What you'll end up paying is, of course, higher than just the offer price minus the trade. First, you'll only pay sales tax on the difference between the offer and the trade. So it also helps, if you want to know, to the closest dollar, how much you're likely to pay, know the sales tax rate of the city you're buying in. You'll also have to pay title/registration. Armed with this information, you'll know exactly how much you'll need to pay down in cash, or finance.

Armed with this bevy of information, you'll be able to rest assured just how much the dealership is making, and frankly, how much you're saving or not saving on the deal. And, if the prices just aren't coming down far enough, you can just tell yourself, "well the price I'll likely be able to negotiate at Ford will be better than this based on my research, and while I like this Escalade more than the Explorer, I don't like it $10,000 more!" and begin to walk out. When you're prepared to walk out to get a better deal elsewhere (and know you can get it!) that's when the dealership has to bargain.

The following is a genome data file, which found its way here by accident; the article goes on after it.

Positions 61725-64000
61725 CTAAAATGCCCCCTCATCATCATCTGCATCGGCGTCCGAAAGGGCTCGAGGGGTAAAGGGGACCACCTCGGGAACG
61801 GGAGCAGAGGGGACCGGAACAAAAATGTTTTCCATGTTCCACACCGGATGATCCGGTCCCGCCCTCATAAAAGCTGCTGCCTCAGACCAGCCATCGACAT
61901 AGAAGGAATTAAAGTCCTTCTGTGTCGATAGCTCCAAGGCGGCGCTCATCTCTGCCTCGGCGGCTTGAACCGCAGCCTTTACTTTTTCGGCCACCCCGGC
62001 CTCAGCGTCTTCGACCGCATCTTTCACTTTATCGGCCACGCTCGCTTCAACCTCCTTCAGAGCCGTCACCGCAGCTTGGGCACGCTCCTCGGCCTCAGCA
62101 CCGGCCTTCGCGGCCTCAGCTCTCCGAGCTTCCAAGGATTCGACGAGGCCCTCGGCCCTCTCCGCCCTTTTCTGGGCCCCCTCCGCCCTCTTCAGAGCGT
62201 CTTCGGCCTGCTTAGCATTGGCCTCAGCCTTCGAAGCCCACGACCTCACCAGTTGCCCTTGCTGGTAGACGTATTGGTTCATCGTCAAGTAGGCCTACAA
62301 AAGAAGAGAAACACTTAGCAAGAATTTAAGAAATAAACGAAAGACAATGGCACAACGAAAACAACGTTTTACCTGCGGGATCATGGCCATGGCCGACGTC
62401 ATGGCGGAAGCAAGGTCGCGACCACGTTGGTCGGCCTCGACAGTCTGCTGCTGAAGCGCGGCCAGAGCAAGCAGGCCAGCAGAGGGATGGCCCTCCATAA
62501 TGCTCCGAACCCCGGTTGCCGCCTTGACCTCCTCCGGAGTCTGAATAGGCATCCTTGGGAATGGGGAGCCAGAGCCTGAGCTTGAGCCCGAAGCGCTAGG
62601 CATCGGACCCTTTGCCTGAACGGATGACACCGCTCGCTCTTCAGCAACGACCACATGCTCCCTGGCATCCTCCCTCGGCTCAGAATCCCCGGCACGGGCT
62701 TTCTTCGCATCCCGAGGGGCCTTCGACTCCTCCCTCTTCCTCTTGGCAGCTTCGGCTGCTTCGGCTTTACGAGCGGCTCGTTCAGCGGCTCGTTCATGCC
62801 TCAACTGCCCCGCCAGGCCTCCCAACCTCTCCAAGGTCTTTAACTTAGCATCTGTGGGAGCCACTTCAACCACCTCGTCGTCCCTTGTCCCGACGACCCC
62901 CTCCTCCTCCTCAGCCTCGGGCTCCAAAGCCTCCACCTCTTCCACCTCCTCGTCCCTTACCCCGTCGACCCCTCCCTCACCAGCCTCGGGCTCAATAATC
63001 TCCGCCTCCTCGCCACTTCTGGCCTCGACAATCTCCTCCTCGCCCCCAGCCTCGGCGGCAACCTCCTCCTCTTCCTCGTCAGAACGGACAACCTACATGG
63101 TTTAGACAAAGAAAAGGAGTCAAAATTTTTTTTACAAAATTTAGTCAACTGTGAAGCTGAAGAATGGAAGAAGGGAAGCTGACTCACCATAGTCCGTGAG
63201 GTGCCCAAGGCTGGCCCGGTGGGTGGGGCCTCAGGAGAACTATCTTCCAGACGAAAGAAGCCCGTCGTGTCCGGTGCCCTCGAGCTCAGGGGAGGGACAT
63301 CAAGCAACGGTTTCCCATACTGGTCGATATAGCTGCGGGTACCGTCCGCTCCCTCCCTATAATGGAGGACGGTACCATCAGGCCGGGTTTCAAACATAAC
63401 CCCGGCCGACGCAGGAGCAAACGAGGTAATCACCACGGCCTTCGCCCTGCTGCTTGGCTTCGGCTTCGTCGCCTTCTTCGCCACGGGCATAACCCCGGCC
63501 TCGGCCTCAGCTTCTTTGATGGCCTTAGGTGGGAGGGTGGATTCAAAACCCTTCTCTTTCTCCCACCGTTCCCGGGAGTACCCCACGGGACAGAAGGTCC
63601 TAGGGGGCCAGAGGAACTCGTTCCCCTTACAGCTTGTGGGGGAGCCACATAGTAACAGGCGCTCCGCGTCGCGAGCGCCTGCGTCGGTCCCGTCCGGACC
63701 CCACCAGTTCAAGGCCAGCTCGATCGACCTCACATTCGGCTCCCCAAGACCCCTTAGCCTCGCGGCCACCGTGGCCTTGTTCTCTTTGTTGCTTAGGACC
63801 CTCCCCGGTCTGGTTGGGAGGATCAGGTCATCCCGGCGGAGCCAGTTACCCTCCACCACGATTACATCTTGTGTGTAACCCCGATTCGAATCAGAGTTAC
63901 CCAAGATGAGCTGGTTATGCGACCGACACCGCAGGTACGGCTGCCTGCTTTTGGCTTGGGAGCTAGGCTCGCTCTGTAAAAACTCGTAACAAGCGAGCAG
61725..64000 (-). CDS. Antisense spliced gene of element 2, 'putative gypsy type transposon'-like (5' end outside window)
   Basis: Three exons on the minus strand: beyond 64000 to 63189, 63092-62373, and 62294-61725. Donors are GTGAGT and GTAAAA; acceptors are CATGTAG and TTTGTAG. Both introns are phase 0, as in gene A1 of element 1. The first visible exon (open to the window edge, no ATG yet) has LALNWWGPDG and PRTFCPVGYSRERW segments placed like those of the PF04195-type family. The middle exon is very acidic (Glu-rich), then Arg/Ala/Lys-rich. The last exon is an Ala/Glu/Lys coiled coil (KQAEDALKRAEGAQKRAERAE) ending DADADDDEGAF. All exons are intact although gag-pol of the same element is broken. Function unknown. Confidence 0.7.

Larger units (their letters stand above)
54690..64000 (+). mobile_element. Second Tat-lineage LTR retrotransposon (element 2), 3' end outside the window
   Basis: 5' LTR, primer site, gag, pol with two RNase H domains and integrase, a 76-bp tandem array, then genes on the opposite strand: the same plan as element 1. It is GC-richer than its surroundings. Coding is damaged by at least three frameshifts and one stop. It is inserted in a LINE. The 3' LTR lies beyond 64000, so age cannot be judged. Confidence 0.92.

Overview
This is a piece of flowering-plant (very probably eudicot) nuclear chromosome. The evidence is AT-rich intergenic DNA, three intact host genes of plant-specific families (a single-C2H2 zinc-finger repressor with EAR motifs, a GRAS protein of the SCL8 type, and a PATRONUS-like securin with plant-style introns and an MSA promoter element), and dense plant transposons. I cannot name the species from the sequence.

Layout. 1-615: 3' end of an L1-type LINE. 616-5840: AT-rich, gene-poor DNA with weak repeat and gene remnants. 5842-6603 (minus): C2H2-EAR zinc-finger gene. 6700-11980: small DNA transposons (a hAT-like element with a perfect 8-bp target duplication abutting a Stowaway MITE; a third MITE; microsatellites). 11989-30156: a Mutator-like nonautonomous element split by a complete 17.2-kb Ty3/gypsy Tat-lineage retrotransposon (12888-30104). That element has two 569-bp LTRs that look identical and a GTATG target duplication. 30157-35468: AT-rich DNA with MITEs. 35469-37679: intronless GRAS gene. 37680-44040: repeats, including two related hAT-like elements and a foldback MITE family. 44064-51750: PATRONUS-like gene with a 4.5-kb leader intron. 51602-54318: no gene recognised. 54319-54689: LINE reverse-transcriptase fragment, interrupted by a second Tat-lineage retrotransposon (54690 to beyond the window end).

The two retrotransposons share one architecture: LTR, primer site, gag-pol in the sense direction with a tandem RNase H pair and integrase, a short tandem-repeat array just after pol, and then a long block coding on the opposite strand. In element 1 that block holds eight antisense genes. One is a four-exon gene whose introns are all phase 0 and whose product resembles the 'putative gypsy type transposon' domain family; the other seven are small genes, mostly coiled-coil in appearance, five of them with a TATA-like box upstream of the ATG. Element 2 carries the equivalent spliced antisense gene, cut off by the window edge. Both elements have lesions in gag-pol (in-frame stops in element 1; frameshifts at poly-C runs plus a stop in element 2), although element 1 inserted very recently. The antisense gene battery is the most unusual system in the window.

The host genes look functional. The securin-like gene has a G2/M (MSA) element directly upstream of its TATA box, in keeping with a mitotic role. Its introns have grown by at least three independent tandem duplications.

Name/Blog: Khan
URL:
Title: Clarification
Comment/Excerpt: Christine pointed out that I almost make it sound like the figures in this post are real. They are not. I tweaked the real numbers beyond recognition and didn't specify which car this was, and renamed option packages. For illustrative purposes only!!

Name/Blog: Rus
URL: http://rus.berrett.org/blog/
Title: great post
Comment/Excerpt: This is great stuff. Keep that spreadsheet around... I may need it when Berkeley turns 16 for my next car purchase (in 8 years time). ;) cheers. --rus.




Tue, 20 Oct 2009

Car Buying Hiatus?

I'm half-considering abandoning our car shopping endeavor.

Am I bewildered by the bevy of cars and options and in over my head?

To the contrary, I'm motivated to finish my research and get a deal done, but I also want what I want.

Perhaps part of the problem is being spoiled by build-to-order options on the Internet, which makes the on-the-lot options which lack the packages and options I want, less appealing.